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In JavaScript, can someone explain the results of the 2 following expressions:

"4" + 4 and 4 + "4"

Thanks!

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it prints "44" both are assumed to be strings –  exussum Jul 30 '13 at 22:00
1  
You should get a JavaScript reference to work out these sorts of basic questions. –  Raymond Chen Jul 30 '13 at 22:05

4 Answers 4

up vote 1 down vote accepted
    1+'1'+1 = '111'
    1+1+'1' = '21'
   '1'+(1+1) = '12'
   '1'+1+1 = '111'

Javascript performs math until it hits a string and then switches to concatenation, and it also follows regular formula rules run () operations first.

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Not necessarily the best answer but I understood what I wanted: expressions are evaluated from left to right and I understood the concatenation of the + operator. Thanks –  ontk Jul 30 '13 at 23:58

Both will result in the String:

"44"

This is because the + operator serves 2 purposes -- addition and concatenation. And, if either operand is a String (or is cast to a String by the internal ToPrimitive()) they'll be concatenated.

This is described in the specification as:

7) If Type(lprim) is String or Type(rprim) is String, then

a) Return the String that is the result of concatenating ToString(lprim) followed by ToString(rprim)

8) Return the result of applying the addition operation to ToNumber(lprim) and ToNumber(rprim). See the Note below 11.6.3.

If you want to ensure addition, you can use parseFloat() or the unary + on each:

var a = "4", b = 4;

console.log(parseFloat(a) + parseFloat(b)); // 8;

console.log((+a) + (+b)); // 8, extra parenthesis for clarity
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they'll both be '44'. The presence of the '4' as a string casts the whole operation to a string, so the two characters are concatenated.

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Cited from: http://javascript.about.com/od/variablesandoperators/a/vop10.htm

One thing that can be confusing to beginners is that JavaScript uses + with text strings to mean something completely different from what it means with numbers. While with numbers + means add the numbers together with text + means concatenate them together. Concatenation basically means joining one text string onto the end of the first so that "my"+"book" gives "mybook" as a result. Where beginners tend to get confused is that while 3+3 gives 6, "3"+"3" gives "33".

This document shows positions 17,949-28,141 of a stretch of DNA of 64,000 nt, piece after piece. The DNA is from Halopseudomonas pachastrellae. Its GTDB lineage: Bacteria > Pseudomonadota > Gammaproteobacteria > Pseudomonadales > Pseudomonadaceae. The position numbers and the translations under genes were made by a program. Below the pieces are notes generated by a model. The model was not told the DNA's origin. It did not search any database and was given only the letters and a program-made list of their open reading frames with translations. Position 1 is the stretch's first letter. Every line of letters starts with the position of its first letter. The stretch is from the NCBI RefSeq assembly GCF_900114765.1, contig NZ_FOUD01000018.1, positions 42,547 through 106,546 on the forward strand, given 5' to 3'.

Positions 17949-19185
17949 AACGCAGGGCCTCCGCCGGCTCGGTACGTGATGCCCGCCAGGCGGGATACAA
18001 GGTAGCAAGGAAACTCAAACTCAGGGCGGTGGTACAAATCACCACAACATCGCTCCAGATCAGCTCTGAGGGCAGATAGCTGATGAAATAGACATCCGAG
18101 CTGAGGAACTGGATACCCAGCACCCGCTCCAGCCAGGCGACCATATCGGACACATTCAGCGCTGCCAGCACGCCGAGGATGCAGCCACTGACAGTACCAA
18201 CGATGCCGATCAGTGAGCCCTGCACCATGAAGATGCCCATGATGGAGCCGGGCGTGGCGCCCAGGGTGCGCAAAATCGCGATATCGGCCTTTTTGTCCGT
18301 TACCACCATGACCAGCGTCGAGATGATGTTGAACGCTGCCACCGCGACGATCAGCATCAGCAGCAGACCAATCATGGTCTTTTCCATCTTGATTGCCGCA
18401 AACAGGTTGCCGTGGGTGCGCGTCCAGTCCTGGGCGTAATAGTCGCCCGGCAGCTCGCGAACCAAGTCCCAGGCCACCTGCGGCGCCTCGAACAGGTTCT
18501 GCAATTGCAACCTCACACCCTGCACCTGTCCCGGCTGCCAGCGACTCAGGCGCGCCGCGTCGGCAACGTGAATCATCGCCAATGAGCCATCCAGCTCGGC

You can also use += with text strings to directly add the variable or text on the right onto the end of the text string variable on the left.

Mixing Data Types

Additional confusion can arise when you are working with variables that are of different types. All operations require that the variables that they are operating on both be of the same type. Before JavaScript is able to perform any operations that involve two different data types, it must first convert one of the variables from one type to the other. You can't add a number to a text string without first either converting the number to text or the text to a number.

When converting between data types we have two choices. We can allow JavaScript to do the conversion for us automatically or we can tell JavaScript which variable that we want to convert.

JavaScript will attempt to convert any text string into the number equivalent when performing subtraction, multiplication, division, and taking remainders. Your text string will actually need to contain something that JavaScript can convert to a number (i.e., a string like "10") in order for the conversion to work.

If we use + then this could either mean that we want to convert the string to a number and add then or that we want to convert the number to a string and concatenate them. JavaScript can only perform one of these two alternatives. It always converts numbers to strings (since that will work whether the string contains a number or not).

Here are some examples.

  1. "5" - 3 = 2;

  2. "5" + 3 = "53"

  3. 2 + "7" = "27"

  4. 5 + 9 + "1" = "141"

Since subtraction only works with numbers 1 converts the text string into a number before doing the subtraction.

In 2 and 3 the number is converted to a text string before being concatenated (joined) to the other text string.

In 4 the leftmost addition is done first. Since these are both numbers they are actually added together and not treated as text. The result of this first addition leaves us with a similar situation to the third example and so the result of that addition is converted to text and concatenated.

To actually force JavaScript to convert a text string to a number we can use Number("3") or alternatively to force JavaScript to convert a number to a text string we can use String(5).

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If this is a quotation, the source should be attributed somewhere. –  Jonathan Lonowski Jul 30 '13 at 22:08

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